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Brag Alert: See Why This Year’s Fresh Voices for Clean Air Participants, Projects Were *Chef’s Kiss*

Updated: Jul 26, 2023

We will ask for your forgiveness now because we will be bragging in this blog. Honestly, our latest Fresh Voices for Clean Air cohort was just too good not to…But we’re getting ahead of ourselves, here.

We hope at this point, you’re thinking, “Tell me more about these Fresh Voices, GASP!”

Because we’re happy to oblige: Fresh Voices for Clean Air is a project of GASP (Group Against Smog and Pollution here in Pittsburgh) and the Greater-Birmingham Alliance to Stop Pollution (GASP) funded by our friends at the Grable Foundation.

Our air quality-focused non-profits hail from cities with similar industrial and environmental histories: While our smoky past had people calling the Golden Triangle “hell with the lid off” a century ago, Birmingham was nicknamed the “Pittsburgh of the South.”

“Both cities regularly experience some of the worst air quality in the nation - discovering and discussing the similarities and differences between experiences in these two regions was a key component of the collaboration,” our educator Laura Kuster explained.

The program - now in its second year - paired high school students here in Allegheny County with a group of their peers in Birmingham. The groups met virtually over the past 10 months to learn more about air quality and build skills to help them become even more effective environmental advocates.

They engaged in internal discussions, chatted with expert guest speakers like Sally Wenzel, Occupational and Environmental Health Chair at the University of Pittsburgh Graduate School of Public Health, and completed a team project that focused on two major incidents near their hometowns with MAJOR air quality implications: The East Palestine rail disaster in Ohio and the Moody Landfill fire in Alabama.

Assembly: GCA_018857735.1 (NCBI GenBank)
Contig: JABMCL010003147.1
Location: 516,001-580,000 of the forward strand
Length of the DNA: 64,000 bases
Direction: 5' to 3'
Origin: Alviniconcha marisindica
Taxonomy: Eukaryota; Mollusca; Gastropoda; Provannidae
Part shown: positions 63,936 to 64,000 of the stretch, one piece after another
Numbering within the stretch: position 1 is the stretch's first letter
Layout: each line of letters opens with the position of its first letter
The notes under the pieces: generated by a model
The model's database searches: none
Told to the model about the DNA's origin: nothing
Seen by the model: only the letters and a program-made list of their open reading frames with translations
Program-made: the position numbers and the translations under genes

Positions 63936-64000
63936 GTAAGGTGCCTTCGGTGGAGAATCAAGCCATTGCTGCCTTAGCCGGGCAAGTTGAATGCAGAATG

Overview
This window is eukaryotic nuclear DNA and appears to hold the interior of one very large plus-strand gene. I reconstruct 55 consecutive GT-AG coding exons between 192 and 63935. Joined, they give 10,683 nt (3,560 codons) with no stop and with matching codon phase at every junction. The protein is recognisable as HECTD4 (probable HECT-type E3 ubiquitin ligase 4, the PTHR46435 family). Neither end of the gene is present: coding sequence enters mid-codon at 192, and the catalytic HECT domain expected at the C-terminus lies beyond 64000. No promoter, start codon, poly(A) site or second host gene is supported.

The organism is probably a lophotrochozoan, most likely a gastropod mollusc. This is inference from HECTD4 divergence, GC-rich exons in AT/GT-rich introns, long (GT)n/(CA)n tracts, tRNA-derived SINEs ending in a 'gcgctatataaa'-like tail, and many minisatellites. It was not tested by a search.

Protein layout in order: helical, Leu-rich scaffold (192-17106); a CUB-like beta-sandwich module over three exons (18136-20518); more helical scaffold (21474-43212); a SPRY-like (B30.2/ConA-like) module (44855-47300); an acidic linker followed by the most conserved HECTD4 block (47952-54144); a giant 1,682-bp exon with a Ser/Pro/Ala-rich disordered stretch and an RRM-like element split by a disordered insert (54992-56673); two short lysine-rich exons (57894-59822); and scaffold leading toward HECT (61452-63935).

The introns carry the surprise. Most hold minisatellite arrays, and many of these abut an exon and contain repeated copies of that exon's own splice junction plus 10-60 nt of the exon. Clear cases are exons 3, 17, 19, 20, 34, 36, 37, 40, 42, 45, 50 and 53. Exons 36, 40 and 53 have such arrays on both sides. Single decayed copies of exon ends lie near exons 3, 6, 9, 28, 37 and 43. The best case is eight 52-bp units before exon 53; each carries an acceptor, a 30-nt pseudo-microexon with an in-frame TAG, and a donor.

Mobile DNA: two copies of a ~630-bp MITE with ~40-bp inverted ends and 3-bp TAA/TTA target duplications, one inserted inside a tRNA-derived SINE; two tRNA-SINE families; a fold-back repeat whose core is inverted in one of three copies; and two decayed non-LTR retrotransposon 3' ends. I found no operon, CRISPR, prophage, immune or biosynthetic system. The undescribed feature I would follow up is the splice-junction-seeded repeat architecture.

“By diving into different aspects of the incidents and sharing our findings, we hoped to clarify why it happened, how residents and government agencies responded, and what implications that are for the future,” Kuster said.

Both the research and the outreach materials our Fresh Voices participants crafted were outstanding. Seriously. Take a look for yourself:

While our Fresh Voices groups approached their work armed with data and facts, they never lost sight of how the incidents impacted real people. They explored the physical and emotional impacts those air quality emergencies had on the folks who lived near them.

You can check out that work, too. That - and more - is on our Fresh Voices for Clean Air page here.

We’d be remiss if we didn’t also highlight a poem by one of our local participants, Rho, titled, “To the Politicians Who Keep Voting Against Our Planet."

You can watch them recite it here:

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